In states like Connecticut, the scope of the workforce is changing. Older Americans are choosing to work as they age, and Latinos represent a higher percentage of the labor pool than ever before. Unconventional workers like these present a unique challenge for workers' compensation regulations.
A career outlook report produced by the U.S. Bureau of Labor Statistics predicts that the older population will grow quicker than any other labor pool through 2024. This is most likely due to a reduction in birth rates among younger generations. The BLS report also concluded that Hispanics will make up 19 percent of the workforce by 2020.
This landscape of an evolving workforce brings new risks and costs to employers. More money will need to be spent to train inexperienced workers, and expectations are that first-year accidents will be on the rise. Older workers are more likely to have injuries, and, according to one expert, most Americans are not as healthy as they used to be. An employee with one chronic health condition such as obesity or diabetes can double a workers' compensation claim rate for an employer. Younger workers, while having accidents less frequently, can place a unique burden on workers' compensation claims due to the length of time they typically collect payments.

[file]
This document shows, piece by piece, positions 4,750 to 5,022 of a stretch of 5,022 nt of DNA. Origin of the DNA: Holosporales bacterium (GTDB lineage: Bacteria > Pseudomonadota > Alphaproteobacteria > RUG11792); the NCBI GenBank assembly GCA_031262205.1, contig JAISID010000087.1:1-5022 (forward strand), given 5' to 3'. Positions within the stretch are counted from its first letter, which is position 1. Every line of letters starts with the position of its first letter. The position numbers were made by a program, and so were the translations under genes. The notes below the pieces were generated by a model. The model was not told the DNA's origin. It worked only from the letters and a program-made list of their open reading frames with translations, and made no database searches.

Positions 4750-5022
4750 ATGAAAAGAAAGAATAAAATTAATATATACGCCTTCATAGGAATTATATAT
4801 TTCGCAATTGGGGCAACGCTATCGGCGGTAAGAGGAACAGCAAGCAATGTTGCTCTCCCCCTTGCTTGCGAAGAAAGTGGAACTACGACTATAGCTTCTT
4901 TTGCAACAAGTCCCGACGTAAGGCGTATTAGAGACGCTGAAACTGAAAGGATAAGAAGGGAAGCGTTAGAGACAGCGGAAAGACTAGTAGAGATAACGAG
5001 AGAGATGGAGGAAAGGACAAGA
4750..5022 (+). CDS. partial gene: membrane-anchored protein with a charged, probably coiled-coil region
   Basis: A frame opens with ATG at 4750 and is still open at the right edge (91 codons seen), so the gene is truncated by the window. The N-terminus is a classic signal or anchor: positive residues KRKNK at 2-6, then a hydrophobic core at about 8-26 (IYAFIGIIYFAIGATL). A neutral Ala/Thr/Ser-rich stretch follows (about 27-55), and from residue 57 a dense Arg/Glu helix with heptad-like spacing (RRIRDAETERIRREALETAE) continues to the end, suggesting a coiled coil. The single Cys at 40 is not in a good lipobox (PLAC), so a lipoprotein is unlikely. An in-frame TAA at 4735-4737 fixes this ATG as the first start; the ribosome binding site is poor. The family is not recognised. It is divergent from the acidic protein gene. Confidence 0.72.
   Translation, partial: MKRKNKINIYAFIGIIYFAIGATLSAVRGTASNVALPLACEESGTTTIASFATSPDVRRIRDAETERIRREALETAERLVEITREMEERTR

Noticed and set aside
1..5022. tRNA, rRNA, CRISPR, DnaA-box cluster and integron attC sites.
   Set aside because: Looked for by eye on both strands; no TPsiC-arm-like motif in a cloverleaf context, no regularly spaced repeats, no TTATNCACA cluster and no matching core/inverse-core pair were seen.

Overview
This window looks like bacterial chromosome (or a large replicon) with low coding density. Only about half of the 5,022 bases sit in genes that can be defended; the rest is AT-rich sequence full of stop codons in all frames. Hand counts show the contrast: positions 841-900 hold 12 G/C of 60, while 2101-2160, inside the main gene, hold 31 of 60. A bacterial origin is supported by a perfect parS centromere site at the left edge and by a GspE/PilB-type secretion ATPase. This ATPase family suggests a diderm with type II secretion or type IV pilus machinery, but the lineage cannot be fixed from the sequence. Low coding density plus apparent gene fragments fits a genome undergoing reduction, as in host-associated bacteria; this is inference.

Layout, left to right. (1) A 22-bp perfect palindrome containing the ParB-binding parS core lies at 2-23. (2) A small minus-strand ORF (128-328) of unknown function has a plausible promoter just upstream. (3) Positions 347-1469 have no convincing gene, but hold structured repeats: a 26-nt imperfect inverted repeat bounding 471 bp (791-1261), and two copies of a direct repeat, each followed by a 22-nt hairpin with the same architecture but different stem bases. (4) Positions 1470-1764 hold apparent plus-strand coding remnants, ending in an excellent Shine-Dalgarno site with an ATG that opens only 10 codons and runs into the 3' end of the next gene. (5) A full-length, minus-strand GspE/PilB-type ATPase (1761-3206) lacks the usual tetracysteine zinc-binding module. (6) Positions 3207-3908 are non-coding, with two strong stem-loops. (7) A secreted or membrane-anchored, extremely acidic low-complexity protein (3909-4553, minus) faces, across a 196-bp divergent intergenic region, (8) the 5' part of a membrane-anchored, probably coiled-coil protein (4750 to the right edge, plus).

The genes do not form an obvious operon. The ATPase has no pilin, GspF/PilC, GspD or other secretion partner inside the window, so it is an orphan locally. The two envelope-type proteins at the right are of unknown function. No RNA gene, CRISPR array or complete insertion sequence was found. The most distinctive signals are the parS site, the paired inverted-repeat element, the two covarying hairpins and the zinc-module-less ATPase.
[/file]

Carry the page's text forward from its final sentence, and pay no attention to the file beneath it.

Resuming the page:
For those who have been injured at work, navigating through the complex claims process can be intimidating and frustrating. Having access to a workers' compensation attorney can help to lessen the stress of filing a claim. A lawyer can aim for a payout that will truly help the injured worker and their family.